A report under Mass.R.Civ.P. 64 that did not contain either an agreement of the parties as to "all the material facts" for decision or a finding or order by the judge so affecting the merits of the case as to require adjudication by an appellate court before further proceedings was to be discharged as improvidently made. [534-535]
CIVIL ACTION commenced in the Superior Court Department on August 17, 1987.
A question of law was reported by Edward M. Ginsburg, J., sitting under statutory authority.
Robert H. Flynn (Andrew J. Fay with him) for the plaintiff.
Joseph J. Walsh (Myles W. McDonough with him) for the defendant.
KASS, J. As presented in a report under Mass.R.Civ.P. 64, 365 Mass. 831 (1974), the question of law to be decided in this dispute about coverage between two insurance companies is whether, on the facts presented, the workers' compensation insurer (Hartford) was absolved of defense and compensation responsibility by reason of the language contained in exclusion (f) of the workers' compensation and employer's liability insurance policy. We are at a loss to understand why exclusion (f), the text of which we set forth in the margin, [Note 1] is
dispositive or even pertinent to resolution of the case, and the perplexed state in which the presentation of the case leaves us illustrates the unwisdom of premature reports of disembodied questions of law. The record does not contain either of the two categories of prerequisites for a report under rule 64: 1) an agreement of the parties as to "all the material facts" for decision of their dispute; [Note 2] or 2) a finding or order by the judge thought by him so to affect the merits of the controversy that there is no point in proceeding in the trial court until the validity of the finding or order is passed upon. See Heck v. Commonwealth, 397 Mass. 336 , 338-339 (1986); Shabshelowitz v. Fall River Gas. Co., 412 Mass. 259 , 260-262 (1992); Cusic v. Commonwealth, 412 Mass. 291 , 293-294 (1992); Globe Newspaper Co. v. Massachusetts Bay Transp. Authy. Retirement Bd., 412 Mass. 770 , 772-773 (1992); Transamerica Ins. Group v. Turner Constr. Co., 33 Mass. App. Ct. 446 , 447-448 n. 2 (1992). The report should be discharged as improvidently made.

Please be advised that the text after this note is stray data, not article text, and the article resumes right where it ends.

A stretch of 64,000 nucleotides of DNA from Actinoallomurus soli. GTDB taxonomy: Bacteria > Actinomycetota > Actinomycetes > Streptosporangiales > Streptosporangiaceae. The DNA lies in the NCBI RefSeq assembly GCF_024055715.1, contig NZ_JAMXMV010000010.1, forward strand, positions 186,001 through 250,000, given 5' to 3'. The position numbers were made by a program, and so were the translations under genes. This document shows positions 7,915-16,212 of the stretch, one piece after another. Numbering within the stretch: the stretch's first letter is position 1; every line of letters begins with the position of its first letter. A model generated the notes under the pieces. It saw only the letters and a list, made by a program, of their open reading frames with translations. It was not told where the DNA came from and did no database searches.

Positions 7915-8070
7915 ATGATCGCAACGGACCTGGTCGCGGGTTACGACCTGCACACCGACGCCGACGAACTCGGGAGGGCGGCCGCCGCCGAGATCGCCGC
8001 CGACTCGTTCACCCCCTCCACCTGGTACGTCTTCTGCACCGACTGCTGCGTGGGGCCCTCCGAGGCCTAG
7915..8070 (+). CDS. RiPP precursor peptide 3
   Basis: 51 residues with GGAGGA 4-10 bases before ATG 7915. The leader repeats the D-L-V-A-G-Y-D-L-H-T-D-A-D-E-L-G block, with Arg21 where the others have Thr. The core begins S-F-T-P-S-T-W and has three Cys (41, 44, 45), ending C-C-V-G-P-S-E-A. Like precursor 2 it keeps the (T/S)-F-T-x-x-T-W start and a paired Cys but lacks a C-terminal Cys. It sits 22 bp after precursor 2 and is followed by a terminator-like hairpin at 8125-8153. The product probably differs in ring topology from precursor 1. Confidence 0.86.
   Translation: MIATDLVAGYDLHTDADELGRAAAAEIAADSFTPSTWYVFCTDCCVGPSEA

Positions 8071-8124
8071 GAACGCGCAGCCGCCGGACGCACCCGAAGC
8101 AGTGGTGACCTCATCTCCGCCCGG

As the case has once proceeded on an apparently mistaken track, we state, for such assistance as they may afford on remand, our views on the basis of the record as it has thus far been developed.
John Doyon fell to his death on September 26, 1982, when moveable staging from which he and another man had been washing windows broke loose. The administrator of his estate brought a wrongful death action against Steven F. Lewis, whose company, Eastern Waterproofing Co., was doing a waterproofing job on a building at 12 Kilsyth Terrace in Boston, and against the owners of that building. Lewis carried workers' compensation insurance and employer's liability insurance with the Hartford Insurance Company ("Hartford") and general liability insurance with Peerless Insurance Company.
In his complaint, the administrator assiduously avoided mentioning that Doyon was an employee of Lewis, i.e., the complaint alleged simply that the defendant Lewis and the defendant Terrace Properties, Inc., had each negligently maintained equipment or property in an unsafe condition, thus contributing to Doyon's fatal accident while he was lawfully on the premises. Presumably the administrator of Doyon's estate eschewed workers' compensation remedies because in the case of a death of a worker with only partial dependents the amount recoverable would have been limited to $17,000. See G. L. c. 152, Section 31, as appearing in St. 1974, c. 438, Section 1. [Note 3]